Balance of change in Turkish politics

Hagia Sophia’s conversion into a mosque sparked a debate over President Recep Tayyip Erdoğan’s political …
  • Hagia Sophia was converted into a mosque after the conquest of Istanbul in 1453 by Sultan Mehmed II as a symbol of the Ottoman conquest of the city. It served as a mosque until 1934, when it was converted to a museum. Many other steps were taken during the first two decades of the Republic of Turkey, which solidified the rupture of the new regime from its past and were considered a necessity for the recognition of the new regime by the international community. Not only Muslims but also non-Muslims were deprived of many religious rights. For instance, many properties belonging to non-Muslim charitable foundations were appropriated by the government.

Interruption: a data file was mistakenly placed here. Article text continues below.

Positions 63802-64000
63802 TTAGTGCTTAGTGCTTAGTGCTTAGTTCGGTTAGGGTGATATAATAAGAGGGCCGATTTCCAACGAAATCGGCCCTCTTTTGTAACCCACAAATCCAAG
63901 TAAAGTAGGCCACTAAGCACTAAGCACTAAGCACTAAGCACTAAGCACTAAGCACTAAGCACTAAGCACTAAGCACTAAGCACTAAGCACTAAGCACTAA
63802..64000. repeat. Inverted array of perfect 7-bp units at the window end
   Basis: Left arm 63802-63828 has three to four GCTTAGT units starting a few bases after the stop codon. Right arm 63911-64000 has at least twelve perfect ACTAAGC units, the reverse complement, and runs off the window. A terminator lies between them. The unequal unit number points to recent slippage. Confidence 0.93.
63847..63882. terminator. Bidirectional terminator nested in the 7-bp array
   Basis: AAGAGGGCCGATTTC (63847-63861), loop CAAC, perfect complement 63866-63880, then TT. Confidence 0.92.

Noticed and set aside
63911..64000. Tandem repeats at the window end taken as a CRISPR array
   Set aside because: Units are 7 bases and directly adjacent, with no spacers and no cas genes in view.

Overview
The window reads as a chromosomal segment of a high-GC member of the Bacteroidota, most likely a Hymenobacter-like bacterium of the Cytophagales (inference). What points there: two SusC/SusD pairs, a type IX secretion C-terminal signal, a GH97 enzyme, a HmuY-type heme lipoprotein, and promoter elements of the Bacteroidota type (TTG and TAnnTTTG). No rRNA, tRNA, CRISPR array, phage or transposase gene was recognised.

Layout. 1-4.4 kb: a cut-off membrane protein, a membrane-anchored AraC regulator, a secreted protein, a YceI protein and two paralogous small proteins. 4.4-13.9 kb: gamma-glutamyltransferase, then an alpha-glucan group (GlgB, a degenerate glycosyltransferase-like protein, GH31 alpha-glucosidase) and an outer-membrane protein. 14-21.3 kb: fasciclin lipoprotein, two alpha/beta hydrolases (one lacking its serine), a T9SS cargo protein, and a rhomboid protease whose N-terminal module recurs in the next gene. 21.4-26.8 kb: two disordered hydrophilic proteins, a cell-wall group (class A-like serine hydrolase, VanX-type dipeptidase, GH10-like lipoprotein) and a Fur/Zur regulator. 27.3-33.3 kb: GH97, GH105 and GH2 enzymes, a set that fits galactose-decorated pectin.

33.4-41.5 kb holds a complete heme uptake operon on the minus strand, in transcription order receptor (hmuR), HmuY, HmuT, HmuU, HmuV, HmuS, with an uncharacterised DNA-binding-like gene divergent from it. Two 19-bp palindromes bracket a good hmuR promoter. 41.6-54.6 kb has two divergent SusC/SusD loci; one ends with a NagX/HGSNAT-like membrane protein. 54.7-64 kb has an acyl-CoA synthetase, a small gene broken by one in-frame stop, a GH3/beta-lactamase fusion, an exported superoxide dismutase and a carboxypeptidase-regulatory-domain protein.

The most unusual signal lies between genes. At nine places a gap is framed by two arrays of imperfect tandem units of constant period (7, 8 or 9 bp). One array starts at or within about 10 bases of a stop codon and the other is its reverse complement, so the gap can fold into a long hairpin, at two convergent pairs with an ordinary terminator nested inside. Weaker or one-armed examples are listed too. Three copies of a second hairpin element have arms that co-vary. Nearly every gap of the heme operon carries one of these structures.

• The Hagia Sophia Grand Mosque's reopening, an embodiment of Turkey’s free will, could not have been possible without Erdoğan’s leadership and the Turkish people’s confidence in him. Hagia Sophia’s "resurrection" has become a symbol of Turkey’s efforts to become a prominent player in the international arena. A missing piece of our national identity has thus been put back in place. No politician would ever dare to reverse this decision as long as Turkey remains a democracy.
  • Today marks the fourth anniversary of the July 15 coup attempt in Turkey. This is a time to remember how the people foiled the Gülenist Terror Group's (FETÖ) conspiracy to overthrow the country’s democratically elected government.